Akira Kurosawa and Kentaro Miru are not the only Japanese writers to be influenced by William Shakespeare. One of Japan’s most popular contemporary writers, Gen Urobuchi aka Gen UroButcher. Urobuchi has written critically acclaimed series such as “Madoka Magica”, “Fate/Zero”, and the 24th season of the long running live action show “Kamen rider”. Many of his works seem to have some Shakespearean influence in them
His 2012 series “Psycho- Pass” contains many allusions to Shakespeare. The eighth episode “And then, silence” is a reference to Hamlet’s last line in the play “The rest is silence” (Shakespeare 166). At one point the main villain of the series Makashima reads a passage from “Titus Andronicus” (*Warning* the video link is very graphic).
In “Kamen Raider Gaim” (The season he wrote for) One of the main characters Mitsuzane sees the spirit of his older brother Takatora (who’s in a coma). The spirit of Takatora pleads to Mitsuzane to redeem him by defeating the person who put him in a coma. The scene bears striking similarity to the ghost of Hamlet’s father telling Hamlet to kill Claudius, the person who killed him.
“Madoka Magica” (A personal favourite of mine) featured the story of young girls fighting witches who are spreading chaos. The first witch is named Gertrud, the same name as Hamlet’s mother. When one of the main characters Kyoko turns into a witch her new name becomes Ophelia the same name as Hamlet’s lover. Interestingly both Kyoko and Ophelia lose their fathers during the story.
Gen was the head writer for 2012 anime “Fate/Zero” (Another favourite of mine). “Fate/Zero” is part of the huge multimedia “Fate” franchise. The series revolves around the Holy Grail war, where mages with the aid of a powerful figure from fiction or history fight each other in a battle royal to obtain the grail and get one wish granted. In one of the interpretations “Fate/Apocrypha” (a light novel) Shakespeare appears as a servant of the Caster class. He uses magic to power up his master and can escape from almost any situation. In the story he usually stays out of fights preferring to observe them to see how they turn out. He was also very interested in how his plays are represented in the modern world. At one point he goes to a bookstore to purchase a modern translation of his works. He was also very emotional, he became depressed when the main character Shirou did not know who he was and preceded to educate Shirou on his works. It’s important to note that Urobuchi did not write “Fate/Apocrypha”, he has only written for “Fate/Zero”. Still though, it’s an interesting connection that a writer who seems to be influenced by Shakespeare would be involved in a series that features the Bard.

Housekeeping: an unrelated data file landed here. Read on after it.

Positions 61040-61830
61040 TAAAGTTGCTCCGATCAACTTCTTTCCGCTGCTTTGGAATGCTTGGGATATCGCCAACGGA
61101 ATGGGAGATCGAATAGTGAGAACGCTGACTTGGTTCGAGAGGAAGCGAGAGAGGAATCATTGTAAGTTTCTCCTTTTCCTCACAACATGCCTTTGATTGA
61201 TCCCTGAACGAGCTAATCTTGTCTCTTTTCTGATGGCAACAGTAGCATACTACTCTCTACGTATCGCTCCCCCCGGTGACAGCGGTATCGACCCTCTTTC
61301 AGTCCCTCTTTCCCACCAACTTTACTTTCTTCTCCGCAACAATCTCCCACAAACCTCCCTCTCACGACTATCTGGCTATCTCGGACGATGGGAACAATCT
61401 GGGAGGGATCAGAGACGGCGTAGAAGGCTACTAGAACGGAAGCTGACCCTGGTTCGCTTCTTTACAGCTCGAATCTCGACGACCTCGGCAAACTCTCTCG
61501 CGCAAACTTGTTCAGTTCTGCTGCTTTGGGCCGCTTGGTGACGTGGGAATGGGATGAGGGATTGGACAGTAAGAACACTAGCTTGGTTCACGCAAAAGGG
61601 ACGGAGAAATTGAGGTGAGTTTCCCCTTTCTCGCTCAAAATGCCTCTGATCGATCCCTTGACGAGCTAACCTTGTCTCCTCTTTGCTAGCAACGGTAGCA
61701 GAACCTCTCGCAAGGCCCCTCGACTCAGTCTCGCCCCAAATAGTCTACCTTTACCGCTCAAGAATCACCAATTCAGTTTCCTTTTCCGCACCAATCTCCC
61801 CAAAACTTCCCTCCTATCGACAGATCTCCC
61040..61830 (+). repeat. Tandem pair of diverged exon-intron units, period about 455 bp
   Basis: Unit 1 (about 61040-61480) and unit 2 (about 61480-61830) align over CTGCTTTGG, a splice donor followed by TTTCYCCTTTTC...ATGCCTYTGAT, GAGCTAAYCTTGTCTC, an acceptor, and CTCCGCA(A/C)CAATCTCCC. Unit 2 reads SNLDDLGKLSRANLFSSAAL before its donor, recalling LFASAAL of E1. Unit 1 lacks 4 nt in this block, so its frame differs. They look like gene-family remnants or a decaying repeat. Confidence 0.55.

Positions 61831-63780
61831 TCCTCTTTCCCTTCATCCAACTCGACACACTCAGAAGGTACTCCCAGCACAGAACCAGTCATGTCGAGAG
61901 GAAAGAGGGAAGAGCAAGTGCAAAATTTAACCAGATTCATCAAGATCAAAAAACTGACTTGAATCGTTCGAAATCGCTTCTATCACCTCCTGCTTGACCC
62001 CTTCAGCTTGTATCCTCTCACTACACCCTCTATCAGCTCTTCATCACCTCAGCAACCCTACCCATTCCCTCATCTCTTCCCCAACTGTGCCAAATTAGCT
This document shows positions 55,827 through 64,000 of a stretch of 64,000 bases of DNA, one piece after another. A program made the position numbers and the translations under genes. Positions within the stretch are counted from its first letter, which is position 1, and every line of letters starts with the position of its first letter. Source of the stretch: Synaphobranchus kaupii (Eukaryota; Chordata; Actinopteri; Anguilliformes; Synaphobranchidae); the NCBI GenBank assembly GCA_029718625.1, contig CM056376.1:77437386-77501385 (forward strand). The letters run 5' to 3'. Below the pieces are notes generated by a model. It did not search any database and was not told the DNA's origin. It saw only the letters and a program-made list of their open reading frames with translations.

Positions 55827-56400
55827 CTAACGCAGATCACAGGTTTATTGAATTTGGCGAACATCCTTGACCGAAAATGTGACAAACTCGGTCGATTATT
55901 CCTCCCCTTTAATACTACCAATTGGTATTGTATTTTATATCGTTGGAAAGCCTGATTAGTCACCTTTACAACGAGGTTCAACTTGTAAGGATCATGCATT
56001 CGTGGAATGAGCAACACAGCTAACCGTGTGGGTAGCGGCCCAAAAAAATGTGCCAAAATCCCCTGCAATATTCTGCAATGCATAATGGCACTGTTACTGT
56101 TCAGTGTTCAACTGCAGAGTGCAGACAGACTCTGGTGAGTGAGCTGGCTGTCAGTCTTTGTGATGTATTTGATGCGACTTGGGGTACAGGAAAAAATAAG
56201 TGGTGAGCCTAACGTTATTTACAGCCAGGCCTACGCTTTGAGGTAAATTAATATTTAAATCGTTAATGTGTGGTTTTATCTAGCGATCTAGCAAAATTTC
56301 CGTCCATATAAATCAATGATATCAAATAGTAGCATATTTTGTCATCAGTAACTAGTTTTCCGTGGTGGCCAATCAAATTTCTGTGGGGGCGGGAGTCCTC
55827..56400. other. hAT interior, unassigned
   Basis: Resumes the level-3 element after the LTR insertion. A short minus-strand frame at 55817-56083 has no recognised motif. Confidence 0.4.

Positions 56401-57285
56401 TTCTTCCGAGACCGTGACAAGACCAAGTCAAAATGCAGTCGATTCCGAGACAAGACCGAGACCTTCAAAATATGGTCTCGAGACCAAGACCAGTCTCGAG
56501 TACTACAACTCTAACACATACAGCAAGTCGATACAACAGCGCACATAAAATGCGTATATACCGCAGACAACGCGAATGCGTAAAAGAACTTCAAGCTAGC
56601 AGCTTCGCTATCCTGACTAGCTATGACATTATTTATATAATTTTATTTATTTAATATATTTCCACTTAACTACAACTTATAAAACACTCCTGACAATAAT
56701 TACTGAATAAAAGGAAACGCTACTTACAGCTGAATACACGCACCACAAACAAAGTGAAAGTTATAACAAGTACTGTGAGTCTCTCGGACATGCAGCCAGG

Like Akira Kurosawa and Kentaro Miura we once again see a strong Shakespearean influence in one of Japan’s most accomplished writers.
Characters (n.d.) retrieved July 22 2015 from Puella Magi wiki https://wiki.puella-magi.net/Characters
Fate/Apocrypha (n.d.) retrieved July 21st 2015 from Type Moon Wiki http://typemoon.wikia.com/wiki/Fate/Apocrypha
Crowther, John, (Ed.). (2005). No Fear Hamlet. Retrieved July 17, 2015, http://nfs.sparknotes.com/hamlet/page_332.html
The fated two final battle (n.d.) retrieved July 20th 2015 from the Kamen Rider Wiki http://kamenrider.wikia.com/wiki/The_Fated_Two%27s_Final_Battle!